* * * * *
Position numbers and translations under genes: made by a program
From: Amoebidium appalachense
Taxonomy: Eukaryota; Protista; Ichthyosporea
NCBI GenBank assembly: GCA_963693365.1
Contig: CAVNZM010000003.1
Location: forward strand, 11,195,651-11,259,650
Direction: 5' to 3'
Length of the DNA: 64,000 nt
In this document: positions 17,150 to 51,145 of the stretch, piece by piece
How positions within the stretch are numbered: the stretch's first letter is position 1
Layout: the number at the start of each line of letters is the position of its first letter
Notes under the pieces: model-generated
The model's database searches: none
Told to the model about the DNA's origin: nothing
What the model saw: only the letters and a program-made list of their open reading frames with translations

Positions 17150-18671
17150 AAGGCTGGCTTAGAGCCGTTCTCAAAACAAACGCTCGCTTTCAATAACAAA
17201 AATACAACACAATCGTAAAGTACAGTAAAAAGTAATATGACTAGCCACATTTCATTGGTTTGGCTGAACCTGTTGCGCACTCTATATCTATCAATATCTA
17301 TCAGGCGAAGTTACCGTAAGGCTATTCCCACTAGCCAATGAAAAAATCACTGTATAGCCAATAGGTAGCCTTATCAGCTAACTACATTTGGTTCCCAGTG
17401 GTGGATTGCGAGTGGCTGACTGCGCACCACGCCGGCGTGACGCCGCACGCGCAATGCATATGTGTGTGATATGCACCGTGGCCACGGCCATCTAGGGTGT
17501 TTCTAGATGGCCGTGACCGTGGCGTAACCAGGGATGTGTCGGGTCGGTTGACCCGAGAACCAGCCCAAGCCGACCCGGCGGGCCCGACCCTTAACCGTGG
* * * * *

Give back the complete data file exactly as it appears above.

Position numbers and translations under genes: made by a program
From: Amoebidium appalachense
Taxonomy: Eukaryota; Protista; Ichthyosporea
NCBI GenBank assembly: GCA_963693365.1
Contig: CAVNZM010000003.1
Location: forward strand, 11,195,651-11,259,650
Direction: 5' to 3'
Length of the DNA: 64,000 nt
In this document: positions 17,150 to 51,145 of the stretch, piece by piece
How positions within the stretch are numbered: the stretch's first letter is position 1
Layout: the number at the start of each line of letters is the position of its first letter
Notes under the pieces: model-generated
The model's database searches: none
Told to the model about the DNA's origin: nothing
What the model saw: only the letters and a program-made list of their open reading frames with translations

Positions 17150-18671
17150 AAGGCTGGCTTAGAGCCGTTCTCAAAACAAACGCTCGCTTTCAATAACAAA
17201 AATACAACACAATCGTAAAGTACAGTAAAAAGTAATATGACTAGCCACATTTCATTGGTTTGGCTGAACCTGTTGCGCACTCTATATCTATCAATATCTA
17301 TCAGGCGAAGTTACCGTAAGGCTATTCCCACTAGCCAATGAAAAAATCACTGTATAGCCAATAGGTAGCCTTATCAGCTAACTACATTTGGTTCCCAGTG
17401 GTGGATTGCGAGTGGCTGACTGCGCACCACGCCGGCGTGACGCCGCACGCGCAATGCATATGTGTGTGATATGCACCGTGGCCACGGCCATCTAGGGTGT
17501 TTCTAGATGGCCGTGACCGTGGCGTAACCAGGGATGTGTCGGGTCGGTTGACCCGAGAACCAGCCCAAGCCGACCCGGCGGGCCCGACCCTTAACCGTGG